I view religious belief as a human creation, just as I view secular art and thought as human creations. And I subject religious belief and practices to the same critical reflection as I subject the books I read, the music I listen to and political or ethical arguments I hear. By looking at religion in this way, we can learn more about the humanity that created it as well as ourselves today. This is akin to biblical scholars, who now look at the ‘Who’ and ‘Why’ of bible passages, not just taking them literally at face value and out of context.

Increasing numbers of people are unable to believe in a supernatural god and other ‘impossible to believe’ things that go with it. I fear that if people like me simply leave the church, and hand it over to the more evangelical members of the church, things will only get worse. The insistence on believing certain statements and in a certain way will only get stronger, in turn driving more ‘liberals’ out of the church. This vicious cycle will see Christianity decline into irrelevance and inaccessibility to everyone except for a small hard-core.

I’m not just being alarmist, I have already seen this happen to the Presbyterian Church in Ireland that I grew up in. The Presbyterian Church in Ireland has seen its membership decline steeply: by 40% between 1975 and 2015. The Presbyterian Church loses 3,900 members per year. Professor Laurence Kirkpatrick, a professor at the Presbyterian theological college, warned last year that if current trends continued they were left with ’55 more years until the last Presbyterian switches the lights off.’

Professor Kirkpatrick has since been dismissed by the Presbyterian Church in Ireland, because he criticised its increasingly hard-line stances on radio. Presbyterians concerned by the direction of the church had said that they were afraid those who spoke out would be removed, and they were proved right. Queens University Belfast have now dropped their link with the Presbyterian theological college. The Presbyterian Church in Ireland has now excommunicated people in same-sex relationships from full membership, and to drive the point home have banned the children of same-sex parents from being baptised. Lord Alderdice, a respected figure in the church, has voiced concerns that the ordination of women might be the next target, though it’s possibly an academic point given that there have been no female candidates for ordination in the last three years.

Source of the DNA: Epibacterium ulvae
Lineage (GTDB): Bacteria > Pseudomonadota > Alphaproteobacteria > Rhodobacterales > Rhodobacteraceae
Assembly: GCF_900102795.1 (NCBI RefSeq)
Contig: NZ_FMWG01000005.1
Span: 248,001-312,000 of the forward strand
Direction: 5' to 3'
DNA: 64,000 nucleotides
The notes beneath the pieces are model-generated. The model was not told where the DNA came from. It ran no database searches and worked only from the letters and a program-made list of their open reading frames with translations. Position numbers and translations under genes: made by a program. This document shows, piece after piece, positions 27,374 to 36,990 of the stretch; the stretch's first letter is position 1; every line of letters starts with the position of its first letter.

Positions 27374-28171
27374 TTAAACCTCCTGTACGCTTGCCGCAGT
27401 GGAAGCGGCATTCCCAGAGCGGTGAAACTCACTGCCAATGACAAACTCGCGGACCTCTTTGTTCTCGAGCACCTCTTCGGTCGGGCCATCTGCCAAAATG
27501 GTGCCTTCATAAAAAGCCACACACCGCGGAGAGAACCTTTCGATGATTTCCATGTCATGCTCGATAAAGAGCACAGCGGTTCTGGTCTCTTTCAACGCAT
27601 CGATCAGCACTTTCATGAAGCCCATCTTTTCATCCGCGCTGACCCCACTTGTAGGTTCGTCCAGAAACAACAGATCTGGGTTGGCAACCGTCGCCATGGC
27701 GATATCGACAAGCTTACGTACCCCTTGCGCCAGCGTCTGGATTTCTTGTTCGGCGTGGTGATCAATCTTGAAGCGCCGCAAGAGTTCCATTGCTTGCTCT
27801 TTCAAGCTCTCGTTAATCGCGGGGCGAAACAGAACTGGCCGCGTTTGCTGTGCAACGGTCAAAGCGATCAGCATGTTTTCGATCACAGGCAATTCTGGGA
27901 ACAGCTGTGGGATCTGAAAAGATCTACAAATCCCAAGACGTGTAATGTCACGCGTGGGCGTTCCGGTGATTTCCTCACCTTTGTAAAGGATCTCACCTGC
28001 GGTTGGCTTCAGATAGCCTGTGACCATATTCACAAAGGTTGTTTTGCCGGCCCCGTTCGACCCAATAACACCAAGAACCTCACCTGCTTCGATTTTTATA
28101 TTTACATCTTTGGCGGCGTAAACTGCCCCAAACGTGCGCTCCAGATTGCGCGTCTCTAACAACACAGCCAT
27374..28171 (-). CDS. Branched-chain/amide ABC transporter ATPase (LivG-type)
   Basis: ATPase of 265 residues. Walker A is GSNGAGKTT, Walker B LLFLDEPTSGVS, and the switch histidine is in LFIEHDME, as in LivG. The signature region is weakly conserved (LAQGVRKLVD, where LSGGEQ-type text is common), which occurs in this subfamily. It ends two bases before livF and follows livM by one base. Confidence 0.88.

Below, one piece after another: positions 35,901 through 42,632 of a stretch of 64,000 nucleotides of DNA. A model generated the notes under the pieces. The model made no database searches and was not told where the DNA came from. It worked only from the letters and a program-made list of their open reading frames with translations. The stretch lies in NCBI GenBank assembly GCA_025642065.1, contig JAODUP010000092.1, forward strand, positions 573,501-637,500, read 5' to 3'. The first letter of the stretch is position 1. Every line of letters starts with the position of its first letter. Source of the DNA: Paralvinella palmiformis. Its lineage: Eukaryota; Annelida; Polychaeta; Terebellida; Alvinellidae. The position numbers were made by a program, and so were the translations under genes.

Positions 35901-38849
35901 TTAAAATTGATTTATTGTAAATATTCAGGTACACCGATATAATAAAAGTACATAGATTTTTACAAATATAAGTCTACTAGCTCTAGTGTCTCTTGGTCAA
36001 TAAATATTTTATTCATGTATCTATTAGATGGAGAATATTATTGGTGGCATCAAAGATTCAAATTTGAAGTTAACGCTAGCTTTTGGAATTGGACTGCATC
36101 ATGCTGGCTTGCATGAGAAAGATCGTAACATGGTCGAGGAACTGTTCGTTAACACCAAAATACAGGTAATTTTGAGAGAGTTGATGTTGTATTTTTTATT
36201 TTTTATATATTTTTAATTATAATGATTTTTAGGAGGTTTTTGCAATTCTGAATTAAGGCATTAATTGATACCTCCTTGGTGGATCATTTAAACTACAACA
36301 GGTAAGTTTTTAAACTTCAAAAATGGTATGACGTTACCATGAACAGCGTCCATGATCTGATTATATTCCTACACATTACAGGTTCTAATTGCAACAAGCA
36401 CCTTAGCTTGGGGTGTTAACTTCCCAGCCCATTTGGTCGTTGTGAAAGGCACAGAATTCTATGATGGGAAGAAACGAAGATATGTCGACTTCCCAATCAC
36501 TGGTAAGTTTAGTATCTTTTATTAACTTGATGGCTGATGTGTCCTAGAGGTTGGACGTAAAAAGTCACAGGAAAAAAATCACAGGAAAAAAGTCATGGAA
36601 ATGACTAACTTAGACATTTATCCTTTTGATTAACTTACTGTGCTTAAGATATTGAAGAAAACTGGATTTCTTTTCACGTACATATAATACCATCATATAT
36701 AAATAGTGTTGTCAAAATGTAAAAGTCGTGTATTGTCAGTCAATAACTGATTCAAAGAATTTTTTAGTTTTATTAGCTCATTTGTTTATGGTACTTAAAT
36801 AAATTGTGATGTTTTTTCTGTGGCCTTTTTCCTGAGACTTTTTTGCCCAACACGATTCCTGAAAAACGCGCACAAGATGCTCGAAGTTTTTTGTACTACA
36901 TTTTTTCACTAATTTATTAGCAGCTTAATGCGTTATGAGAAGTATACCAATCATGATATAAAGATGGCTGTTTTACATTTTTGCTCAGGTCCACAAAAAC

Why has the Presbyterian church decided to retreat into this cold, ugly form of exclusionary fundamentalism?


This might all sound a world away from the ‘broad church’ of Anglicanism. But I would point out that the Presbyterians were known as the church of ‘dissenters’, and now those who dissent find themselves on the outside.

Because you made it this far…

The video below is the world’s largest incense burner, which takes 14kg of incense at a time apparently. We don’t have anything this big at St Pauls Bow Common.

The clip below is from the John Betjeman poem I referred to earlier in the post.